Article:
Police originally looked perplexed by the deaths, issuing a series of contradicting comments about whether the students were targeted and if the public was in danger.
They posted a snapshot of a white Hyundai Elantra and a request for more information about the vehicle’s activities and owner shortly before Thanksgiving.
The automobile turned out to be Kohberger’s, who was stopped over twice while driving the vehicle back to Pennsylvania in early December.
Since his arrest, it has come to light that loner Kohberger struggled with heroin addiction in his teens and early twenties and was barred from a club near his parent’s house for his strange conduct toward women.
According to police sources, after moving to Pullman, Washington, to pursue a Ph.D. in criminology, he tried to work for the Washington State University police department but was turned down.
Fellow classmates stated he showed exceptional interest in the Moscow murder case and characterized his sexist attitude toward women in the class.
On December 19, only days before his arrest for murder, he was sacked by his professor at the WSU criminology department, John Snyder, for his ‘rude behavior’ with women and his predilection for grading them differently.
A Dateline article revealed more proof of his unusual conduct with a female acquaintance at WSU alleging he broke into her house a month before the killings and moved her stuff about to make her feel ‘uneasy’.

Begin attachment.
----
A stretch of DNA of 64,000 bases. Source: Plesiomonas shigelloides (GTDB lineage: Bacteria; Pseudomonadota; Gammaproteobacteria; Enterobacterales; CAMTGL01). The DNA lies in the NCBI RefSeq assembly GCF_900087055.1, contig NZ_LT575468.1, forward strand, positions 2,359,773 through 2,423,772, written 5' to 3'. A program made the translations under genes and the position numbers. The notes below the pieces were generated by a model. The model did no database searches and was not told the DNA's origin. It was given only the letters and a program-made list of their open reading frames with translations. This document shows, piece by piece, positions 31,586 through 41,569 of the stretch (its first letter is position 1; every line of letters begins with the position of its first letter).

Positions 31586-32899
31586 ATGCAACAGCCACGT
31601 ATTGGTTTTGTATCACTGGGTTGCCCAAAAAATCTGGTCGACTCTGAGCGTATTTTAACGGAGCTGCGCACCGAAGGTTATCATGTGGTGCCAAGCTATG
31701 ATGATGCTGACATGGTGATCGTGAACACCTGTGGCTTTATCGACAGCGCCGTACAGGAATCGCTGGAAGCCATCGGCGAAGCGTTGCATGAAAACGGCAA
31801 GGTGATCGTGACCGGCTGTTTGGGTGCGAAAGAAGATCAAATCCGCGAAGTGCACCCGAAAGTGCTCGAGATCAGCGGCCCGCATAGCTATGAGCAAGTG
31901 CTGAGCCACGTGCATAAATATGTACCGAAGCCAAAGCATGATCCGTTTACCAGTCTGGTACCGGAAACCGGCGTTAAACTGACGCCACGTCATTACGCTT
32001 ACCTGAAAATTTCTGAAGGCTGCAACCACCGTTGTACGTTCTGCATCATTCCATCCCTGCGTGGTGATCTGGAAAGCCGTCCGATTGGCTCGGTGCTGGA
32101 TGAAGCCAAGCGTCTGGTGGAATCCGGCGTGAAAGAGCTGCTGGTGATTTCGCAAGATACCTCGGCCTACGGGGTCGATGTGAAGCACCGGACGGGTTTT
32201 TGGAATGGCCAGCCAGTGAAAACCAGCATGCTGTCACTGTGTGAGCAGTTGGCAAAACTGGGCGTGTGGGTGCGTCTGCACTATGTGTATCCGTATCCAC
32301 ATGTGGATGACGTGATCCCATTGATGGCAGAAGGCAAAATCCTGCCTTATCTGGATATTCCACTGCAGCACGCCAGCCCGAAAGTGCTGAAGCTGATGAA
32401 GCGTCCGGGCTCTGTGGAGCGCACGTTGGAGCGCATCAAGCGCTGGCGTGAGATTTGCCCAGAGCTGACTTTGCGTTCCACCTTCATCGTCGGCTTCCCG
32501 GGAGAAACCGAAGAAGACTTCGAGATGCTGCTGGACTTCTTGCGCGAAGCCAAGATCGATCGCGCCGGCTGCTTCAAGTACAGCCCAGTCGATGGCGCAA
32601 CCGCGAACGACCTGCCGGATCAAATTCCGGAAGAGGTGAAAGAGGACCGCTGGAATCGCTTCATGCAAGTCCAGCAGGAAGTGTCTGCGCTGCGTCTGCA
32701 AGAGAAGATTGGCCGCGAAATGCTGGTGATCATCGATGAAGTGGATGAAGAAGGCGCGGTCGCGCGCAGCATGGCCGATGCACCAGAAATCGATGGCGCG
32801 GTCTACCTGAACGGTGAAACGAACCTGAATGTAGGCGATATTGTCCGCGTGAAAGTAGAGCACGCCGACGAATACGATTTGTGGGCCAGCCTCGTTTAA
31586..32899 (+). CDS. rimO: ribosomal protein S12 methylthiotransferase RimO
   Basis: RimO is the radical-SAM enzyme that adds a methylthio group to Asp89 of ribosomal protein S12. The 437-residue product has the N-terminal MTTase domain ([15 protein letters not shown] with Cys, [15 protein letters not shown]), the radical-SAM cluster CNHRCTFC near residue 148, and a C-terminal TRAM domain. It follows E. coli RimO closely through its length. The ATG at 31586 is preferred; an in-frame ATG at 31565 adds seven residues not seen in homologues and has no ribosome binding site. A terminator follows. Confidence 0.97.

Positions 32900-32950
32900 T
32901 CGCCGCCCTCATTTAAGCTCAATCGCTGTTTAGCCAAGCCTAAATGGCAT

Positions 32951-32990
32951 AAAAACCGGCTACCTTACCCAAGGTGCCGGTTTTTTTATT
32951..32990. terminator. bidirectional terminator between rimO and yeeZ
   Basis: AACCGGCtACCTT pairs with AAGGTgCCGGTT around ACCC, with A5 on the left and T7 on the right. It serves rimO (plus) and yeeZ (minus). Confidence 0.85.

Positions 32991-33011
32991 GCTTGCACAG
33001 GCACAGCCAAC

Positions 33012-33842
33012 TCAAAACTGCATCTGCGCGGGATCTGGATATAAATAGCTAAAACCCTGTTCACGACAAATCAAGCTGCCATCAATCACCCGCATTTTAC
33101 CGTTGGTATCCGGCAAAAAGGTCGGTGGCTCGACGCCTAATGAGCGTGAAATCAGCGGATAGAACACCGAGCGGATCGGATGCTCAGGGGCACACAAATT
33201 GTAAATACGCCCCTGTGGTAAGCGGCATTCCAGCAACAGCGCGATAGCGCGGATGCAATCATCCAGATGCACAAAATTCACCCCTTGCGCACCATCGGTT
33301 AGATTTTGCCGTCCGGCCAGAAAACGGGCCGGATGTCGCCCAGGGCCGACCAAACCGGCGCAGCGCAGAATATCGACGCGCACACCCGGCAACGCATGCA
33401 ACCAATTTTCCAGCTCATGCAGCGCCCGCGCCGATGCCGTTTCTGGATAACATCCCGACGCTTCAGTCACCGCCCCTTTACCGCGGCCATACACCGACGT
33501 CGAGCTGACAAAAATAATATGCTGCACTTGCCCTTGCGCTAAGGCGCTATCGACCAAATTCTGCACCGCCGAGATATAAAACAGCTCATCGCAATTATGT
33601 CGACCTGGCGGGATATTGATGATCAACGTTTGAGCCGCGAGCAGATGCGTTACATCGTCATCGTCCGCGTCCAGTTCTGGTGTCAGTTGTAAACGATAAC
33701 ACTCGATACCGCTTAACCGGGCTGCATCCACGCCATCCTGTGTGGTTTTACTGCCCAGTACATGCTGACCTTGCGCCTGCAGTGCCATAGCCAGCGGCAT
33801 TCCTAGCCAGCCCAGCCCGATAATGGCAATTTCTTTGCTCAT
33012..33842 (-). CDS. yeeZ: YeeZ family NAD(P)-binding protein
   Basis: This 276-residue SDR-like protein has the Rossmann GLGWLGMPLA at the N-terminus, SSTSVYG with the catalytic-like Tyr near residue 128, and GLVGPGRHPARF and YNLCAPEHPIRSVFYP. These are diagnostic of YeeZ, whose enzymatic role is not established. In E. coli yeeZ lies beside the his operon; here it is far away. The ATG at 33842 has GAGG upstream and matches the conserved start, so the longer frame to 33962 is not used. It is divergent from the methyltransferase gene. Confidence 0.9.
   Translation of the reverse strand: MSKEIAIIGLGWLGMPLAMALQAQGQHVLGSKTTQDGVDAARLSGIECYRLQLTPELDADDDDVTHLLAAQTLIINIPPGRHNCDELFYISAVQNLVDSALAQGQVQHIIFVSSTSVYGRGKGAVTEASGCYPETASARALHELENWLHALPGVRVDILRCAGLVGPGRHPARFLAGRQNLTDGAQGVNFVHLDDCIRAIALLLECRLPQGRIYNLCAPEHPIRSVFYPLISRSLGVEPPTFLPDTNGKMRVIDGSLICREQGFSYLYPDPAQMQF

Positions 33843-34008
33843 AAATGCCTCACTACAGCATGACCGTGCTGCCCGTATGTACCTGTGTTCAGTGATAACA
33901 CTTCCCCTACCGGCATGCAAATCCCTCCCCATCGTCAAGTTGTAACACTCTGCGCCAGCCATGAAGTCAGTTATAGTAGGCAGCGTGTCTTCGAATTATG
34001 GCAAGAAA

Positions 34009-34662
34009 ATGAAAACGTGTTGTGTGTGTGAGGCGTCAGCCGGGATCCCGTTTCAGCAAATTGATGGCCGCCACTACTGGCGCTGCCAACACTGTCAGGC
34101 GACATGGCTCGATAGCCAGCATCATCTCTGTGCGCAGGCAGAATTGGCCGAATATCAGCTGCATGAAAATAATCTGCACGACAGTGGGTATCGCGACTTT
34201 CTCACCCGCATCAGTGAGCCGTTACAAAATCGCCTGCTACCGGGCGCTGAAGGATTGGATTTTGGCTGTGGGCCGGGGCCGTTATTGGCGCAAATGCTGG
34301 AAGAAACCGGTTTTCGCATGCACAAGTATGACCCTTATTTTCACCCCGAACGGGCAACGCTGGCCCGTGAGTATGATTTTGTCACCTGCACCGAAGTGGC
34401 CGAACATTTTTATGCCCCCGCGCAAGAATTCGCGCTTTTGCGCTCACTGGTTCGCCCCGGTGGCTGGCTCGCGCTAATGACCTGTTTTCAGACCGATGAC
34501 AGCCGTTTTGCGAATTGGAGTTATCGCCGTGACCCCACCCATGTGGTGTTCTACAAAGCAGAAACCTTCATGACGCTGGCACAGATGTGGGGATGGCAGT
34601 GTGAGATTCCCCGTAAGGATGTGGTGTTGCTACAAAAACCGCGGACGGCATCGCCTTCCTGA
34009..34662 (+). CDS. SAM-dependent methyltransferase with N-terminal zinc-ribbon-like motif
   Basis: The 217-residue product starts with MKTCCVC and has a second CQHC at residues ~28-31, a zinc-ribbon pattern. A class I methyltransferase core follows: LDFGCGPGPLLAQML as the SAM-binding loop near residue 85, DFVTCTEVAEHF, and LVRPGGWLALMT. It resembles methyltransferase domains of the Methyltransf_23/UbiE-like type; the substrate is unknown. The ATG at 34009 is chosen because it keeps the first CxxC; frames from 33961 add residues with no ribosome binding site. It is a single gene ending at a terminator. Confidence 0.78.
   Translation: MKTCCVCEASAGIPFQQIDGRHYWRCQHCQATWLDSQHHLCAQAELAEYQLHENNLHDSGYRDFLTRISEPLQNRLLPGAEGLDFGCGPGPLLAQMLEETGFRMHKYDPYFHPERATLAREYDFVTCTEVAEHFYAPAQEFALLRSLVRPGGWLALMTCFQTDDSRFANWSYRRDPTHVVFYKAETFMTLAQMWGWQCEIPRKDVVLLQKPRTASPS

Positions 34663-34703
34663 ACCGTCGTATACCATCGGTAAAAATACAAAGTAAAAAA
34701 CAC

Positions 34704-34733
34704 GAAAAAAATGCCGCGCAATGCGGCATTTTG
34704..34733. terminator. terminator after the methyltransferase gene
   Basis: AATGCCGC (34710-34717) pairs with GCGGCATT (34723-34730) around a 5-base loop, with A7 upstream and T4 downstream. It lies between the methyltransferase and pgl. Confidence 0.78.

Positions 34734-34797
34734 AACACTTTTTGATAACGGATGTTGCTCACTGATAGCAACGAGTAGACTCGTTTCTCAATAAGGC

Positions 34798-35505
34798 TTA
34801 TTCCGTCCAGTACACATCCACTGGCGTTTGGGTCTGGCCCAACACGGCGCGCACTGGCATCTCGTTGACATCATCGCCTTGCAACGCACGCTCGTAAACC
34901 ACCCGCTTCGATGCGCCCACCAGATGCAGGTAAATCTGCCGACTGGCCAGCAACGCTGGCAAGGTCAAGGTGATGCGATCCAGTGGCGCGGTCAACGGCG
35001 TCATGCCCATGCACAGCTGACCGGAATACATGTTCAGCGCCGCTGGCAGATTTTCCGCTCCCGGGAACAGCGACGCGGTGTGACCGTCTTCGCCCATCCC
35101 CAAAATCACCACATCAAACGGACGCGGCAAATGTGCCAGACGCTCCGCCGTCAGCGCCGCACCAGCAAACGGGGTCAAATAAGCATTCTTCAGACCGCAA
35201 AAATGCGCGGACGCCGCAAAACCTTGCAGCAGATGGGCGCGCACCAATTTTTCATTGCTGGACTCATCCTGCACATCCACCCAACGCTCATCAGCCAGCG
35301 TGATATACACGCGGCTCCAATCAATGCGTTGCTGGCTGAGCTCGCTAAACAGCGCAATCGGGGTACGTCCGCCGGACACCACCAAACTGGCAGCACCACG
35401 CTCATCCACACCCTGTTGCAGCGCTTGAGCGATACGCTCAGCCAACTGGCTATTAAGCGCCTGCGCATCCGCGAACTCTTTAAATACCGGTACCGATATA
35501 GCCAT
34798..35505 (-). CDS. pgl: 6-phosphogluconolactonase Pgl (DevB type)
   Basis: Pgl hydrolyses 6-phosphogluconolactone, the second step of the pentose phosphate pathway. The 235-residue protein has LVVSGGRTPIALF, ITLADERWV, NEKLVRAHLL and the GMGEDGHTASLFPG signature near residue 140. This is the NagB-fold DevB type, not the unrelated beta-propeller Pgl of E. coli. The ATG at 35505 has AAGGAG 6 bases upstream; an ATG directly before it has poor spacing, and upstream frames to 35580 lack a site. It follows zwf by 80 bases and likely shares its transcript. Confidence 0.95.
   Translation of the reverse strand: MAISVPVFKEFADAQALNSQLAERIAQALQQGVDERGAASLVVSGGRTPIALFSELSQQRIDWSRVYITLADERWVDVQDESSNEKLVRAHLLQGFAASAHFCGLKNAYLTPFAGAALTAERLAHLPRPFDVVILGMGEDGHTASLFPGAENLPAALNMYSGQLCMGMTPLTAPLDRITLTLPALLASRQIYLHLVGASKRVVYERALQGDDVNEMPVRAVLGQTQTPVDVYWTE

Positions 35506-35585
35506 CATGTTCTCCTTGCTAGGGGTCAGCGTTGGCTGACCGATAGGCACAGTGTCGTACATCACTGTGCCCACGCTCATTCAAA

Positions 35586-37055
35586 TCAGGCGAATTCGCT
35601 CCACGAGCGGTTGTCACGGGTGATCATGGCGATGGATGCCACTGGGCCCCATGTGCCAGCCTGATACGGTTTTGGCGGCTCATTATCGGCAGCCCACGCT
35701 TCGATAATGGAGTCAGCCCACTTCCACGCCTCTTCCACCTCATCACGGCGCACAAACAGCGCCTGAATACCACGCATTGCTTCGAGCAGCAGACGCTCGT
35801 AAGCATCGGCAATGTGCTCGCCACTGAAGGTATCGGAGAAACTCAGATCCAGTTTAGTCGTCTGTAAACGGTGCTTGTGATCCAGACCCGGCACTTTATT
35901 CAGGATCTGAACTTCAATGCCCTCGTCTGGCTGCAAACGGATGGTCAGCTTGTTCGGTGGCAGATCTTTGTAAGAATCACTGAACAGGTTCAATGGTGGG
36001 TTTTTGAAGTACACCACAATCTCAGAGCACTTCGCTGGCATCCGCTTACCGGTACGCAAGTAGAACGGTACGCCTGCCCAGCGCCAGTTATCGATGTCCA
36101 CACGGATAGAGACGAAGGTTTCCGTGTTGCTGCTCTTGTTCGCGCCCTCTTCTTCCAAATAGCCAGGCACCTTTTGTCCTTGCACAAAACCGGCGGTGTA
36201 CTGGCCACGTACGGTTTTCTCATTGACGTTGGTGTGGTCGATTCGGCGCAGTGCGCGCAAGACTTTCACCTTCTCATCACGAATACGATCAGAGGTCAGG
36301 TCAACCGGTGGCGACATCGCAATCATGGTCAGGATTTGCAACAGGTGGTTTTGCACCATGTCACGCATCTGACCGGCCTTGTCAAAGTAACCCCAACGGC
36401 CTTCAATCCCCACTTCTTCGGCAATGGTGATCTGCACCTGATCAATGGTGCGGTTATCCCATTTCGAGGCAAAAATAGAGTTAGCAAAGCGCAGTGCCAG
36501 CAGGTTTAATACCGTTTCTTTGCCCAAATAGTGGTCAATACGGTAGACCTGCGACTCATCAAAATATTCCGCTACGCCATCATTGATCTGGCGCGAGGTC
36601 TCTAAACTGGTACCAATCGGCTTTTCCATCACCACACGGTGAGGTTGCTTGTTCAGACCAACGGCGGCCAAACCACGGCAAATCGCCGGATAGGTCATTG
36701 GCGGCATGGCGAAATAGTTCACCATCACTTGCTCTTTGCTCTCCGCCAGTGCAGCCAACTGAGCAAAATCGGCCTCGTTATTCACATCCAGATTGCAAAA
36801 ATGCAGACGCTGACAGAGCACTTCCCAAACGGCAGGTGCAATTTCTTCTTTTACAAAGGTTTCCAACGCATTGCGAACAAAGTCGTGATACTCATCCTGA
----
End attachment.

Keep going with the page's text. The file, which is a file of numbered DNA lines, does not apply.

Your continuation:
She also said she had requested him to set up security cameras to assist her in catching the person who had moved her items, only to discover he was the offender and, more frighteningly, had enjoyed access to the film.
Kohberger is said to have painstakingly planned the murders of Madison, Kaylee, Ethan, and Xana, with a probable cause statement stating that he had visited the area around their house several times before to the deaths.
The paper further stated that his DNA was detected on a KA-BAR knife sheath discovered close to Kaylee and Madison’s deaths, and that he was seen in the residence by roommate Dylan Mortensen, 19.
Kaylee and Madison were found dead in bed next to each other, while Ethan and Xana were located on the level below, with Xana slumped over on her bedroom floor.
Survivors Mortensen and Bethany Funke heard part of what happened, according to the affidavit, with Mortensen telling detectives she heard Goncalves remark ‘there’s someone here’ at around 4 a.m.
Ten minutes later, she heard a thump and screaming from Xana’s room, followed by a masculine voice saying, “It’s okay, I’m going to help you.”
A dog was filmed barking loudly on a neighbor’s surveillance camera at 4:17 a.m. Mortensen claimed she opened her bedroom door again at the same time and witnessed a tall guy with bushy eyebrows go through the sliding glass doors at the back of the house.
She recalled being ‘stuck in astonishment’ when the black-clad guy approached her and locking herself in her room after he departed.
Later, a shoe print was discovered outside her door.
The affidavit also states that Kohberger’s white Hyundai Elantra was caught on camera near the scene before speeding away from the house towards Pullman at around 4.20 a.m.
The car was quickly linked to Kohberger, and police noticed the resemblance between his look and Mortensen’s description of the burglar at the rented property.